source: ycharts

  • Alibaba and eBay show a healthy operating margin level (greater than 25%). However, Amazon just managed to be positive at the EBIT level.
  • Additionally, even though Etsy had a healthy gross margin (approximately 64%), its operating margin is negative (~0.69%).
  • Etsy’s marketing, product development, and general and administrative costs are unusually higher. That results in a negative EBIT margin.

etsy-operating-profit-margins-are-negativesource: Etsy SEC Filings

Please note that operating income can be considered the “bottom line” from operations.

#3 – Net Profit Margin

As an example of net margin, let us look at the chart below. This chart compares the net margins of Amazon, Etsy, Alibaba, and eBay.


source: ycharts

  • Alibaba and Ebay’s profitability is very high (greater than 20%).
  • Amazon just managed to show barely positive net margin levels.
  • On the other hand, Etsy has a negative profit margin (~19.8%).


Example 1

ABC Ltd. has made plans for the next year. It is estimated that the company will employ total assets of $80,000, 50% of which will be financed by borrowed capital at an interest rate of 16% per year. The direct costs for the year are estimated at $48,000, and all other operating expenses are estimated at $8,000. They will sell the goods to customers at 150% of the direct costs. The income tax rate is assumed to be 50%.

We are required to calculate the following: –

(a) Gross margin,

(b) Net margin

(c) EBIT Margin.

The solution to Profit Margin – Example 1

Calculation of sales

Sales = 150 % of direct costDirect CostDirect cost refers to the cost of operating core business activity—production costs, raw material cost, and wages paid to factory staff. Such costs can be determined by identifying the expenditure on cost more = $ 48,000 * 150 / 100 = $ 72,000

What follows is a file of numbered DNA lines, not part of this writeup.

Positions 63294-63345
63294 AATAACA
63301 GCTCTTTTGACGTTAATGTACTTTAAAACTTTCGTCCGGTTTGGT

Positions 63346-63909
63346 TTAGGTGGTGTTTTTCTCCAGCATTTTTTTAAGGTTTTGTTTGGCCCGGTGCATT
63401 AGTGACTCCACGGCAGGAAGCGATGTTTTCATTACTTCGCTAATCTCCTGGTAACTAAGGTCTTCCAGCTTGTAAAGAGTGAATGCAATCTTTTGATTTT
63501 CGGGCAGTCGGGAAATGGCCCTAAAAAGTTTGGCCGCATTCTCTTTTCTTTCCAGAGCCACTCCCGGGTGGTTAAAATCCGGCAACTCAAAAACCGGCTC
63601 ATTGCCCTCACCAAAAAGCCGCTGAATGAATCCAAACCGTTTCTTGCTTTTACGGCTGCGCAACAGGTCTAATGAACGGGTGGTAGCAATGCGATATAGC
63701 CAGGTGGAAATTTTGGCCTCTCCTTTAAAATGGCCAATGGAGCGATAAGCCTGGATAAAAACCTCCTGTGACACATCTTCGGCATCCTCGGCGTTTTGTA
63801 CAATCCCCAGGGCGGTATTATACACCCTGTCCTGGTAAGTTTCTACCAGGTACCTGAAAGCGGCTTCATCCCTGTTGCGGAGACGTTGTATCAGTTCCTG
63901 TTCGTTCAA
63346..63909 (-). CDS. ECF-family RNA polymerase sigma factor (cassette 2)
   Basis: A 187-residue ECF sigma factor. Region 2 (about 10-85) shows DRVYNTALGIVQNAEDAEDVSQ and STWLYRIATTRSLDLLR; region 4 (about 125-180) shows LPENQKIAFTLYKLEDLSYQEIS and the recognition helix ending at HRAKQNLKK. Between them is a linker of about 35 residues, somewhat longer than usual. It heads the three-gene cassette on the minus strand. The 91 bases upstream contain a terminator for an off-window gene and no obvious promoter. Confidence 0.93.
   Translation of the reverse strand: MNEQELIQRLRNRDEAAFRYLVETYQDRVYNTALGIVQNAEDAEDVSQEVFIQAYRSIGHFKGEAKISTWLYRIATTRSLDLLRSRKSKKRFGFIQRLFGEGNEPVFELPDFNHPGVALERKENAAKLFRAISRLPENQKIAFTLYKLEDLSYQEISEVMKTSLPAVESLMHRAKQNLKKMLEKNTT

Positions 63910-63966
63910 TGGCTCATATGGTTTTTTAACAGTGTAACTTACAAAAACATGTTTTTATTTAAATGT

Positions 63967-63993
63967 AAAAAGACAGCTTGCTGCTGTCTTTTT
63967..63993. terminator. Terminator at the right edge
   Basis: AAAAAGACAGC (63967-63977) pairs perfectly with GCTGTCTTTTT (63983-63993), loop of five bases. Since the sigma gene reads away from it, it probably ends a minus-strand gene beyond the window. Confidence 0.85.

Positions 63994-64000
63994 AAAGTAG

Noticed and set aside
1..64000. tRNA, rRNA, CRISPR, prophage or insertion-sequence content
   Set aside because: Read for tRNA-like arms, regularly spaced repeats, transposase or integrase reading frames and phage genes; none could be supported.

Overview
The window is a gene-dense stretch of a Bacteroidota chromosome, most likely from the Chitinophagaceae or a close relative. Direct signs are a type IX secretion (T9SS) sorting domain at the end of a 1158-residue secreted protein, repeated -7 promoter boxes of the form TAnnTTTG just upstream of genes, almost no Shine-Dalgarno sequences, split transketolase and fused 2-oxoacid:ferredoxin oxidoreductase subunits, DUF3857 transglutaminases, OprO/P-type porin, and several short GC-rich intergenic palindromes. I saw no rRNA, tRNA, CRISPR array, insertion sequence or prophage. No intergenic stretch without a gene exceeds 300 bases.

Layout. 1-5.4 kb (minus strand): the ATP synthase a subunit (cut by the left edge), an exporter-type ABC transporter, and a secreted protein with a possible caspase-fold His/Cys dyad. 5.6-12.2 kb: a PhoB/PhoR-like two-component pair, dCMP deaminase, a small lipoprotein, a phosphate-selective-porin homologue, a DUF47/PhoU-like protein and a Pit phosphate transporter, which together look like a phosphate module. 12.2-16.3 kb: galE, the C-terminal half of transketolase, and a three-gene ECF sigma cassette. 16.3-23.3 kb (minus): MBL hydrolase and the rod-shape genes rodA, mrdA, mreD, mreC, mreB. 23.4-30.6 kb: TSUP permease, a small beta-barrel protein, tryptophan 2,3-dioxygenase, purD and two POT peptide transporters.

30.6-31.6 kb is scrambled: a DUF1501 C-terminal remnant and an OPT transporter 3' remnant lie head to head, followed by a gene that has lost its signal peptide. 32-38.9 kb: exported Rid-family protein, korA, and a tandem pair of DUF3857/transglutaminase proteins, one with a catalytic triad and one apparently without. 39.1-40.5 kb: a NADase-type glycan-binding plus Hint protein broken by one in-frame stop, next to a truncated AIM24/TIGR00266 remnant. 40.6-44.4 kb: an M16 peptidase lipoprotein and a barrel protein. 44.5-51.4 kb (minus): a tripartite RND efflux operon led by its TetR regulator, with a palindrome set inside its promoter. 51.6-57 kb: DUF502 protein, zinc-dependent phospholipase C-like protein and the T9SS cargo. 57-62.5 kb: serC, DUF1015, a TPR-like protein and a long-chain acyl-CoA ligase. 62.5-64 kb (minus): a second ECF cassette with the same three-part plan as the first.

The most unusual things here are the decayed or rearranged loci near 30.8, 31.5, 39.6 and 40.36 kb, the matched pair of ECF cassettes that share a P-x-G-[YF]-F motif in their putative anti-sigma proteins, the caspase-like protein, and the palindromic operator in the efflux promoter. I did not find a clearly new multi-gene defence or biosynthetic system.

Calculation of Profits

Less: Direct costs48,000
Gross Profit24,000
Less: Operating Expenses8,000
Earnings before interest and tax (EBIT) or Operating profit16,000
Less : Interest on borrowed capital ( 16 % on 50 % on 80,000 )6,400
Earnings after tax (EAT)9,600
Less : Tax @ 50 %4,800
Profit after Tax or Net profit4,800

Calculation of Gross Margin

Gross Margin = Gross Profit * 100 / Sales = 24,000 * 100 / 72,000 = 100 / 3 = 33.33 %

Calculation of Net Margin

Net margin = Profit after-tax or net profit * 100 / Sales = 4,800 * 100 / 72,000 = 20 / 3 = 6.7 %

Calculation of EBIT Margin

EBIT Margin = Operating profit or EBIT * 100 / Sales = 16,000 * 100 / 72,000 = 100 / 6 = 16.67 %

Example 2

Z Ltd. has the following information:-

ParticularsYear 1Year 2
Gross margin21 %20 %
Operating margin15 %15 %
Net Margin10 %11 %

We are required to interpret and analyze the changes in profitability margin.

Solution to Profit Margin – Example 2
Gross marginDecreaseThe decrease in Gross profit indicates sufficient funds do not avail of operating expenses and taxes. It states either increases in the Sale price or diminishing of Direct expenses
Operating MarginConstantThe remaining Constant of operating margin indicates in spite of the decline of gross margin; the company has benefitted in terms of operating performance.
Net marginIncreaseEnhancing of net margin indicate that a company is more effective in converting revenue into actual profit

Technology Sector Example

Below are the top 20 companies in the technology sector with a Market CapitalizationMarket CapitalizationMarket capitalization is the market value of a company’s outstanding shares. It is computed as the product of the total number of outstanding shares and the price of each more of more than $25 billion.


source: ycharts

  • The average gross margin for this peer group is around 46.8%, the average operating margin is 17.8%, and the net margin is 15.3%.
  • Facebook and Adobe have the highest value in the profit margin equation in this peer group since they do not sell tangible products (no raw material as they are into software/internet where direct costs are less).
  • Though Apple has a gross margin, which is way low than Facebook, they have a higher direct cost (including the manufacturing, raw material, and direct labor costs). However, Apple does well at the operating level (~27.8%) and profit margin levels (21.2%).
  • is the only company in the peer group with a negative profit margin (~0.7%). It is even though it has an exceptionally high gross margin.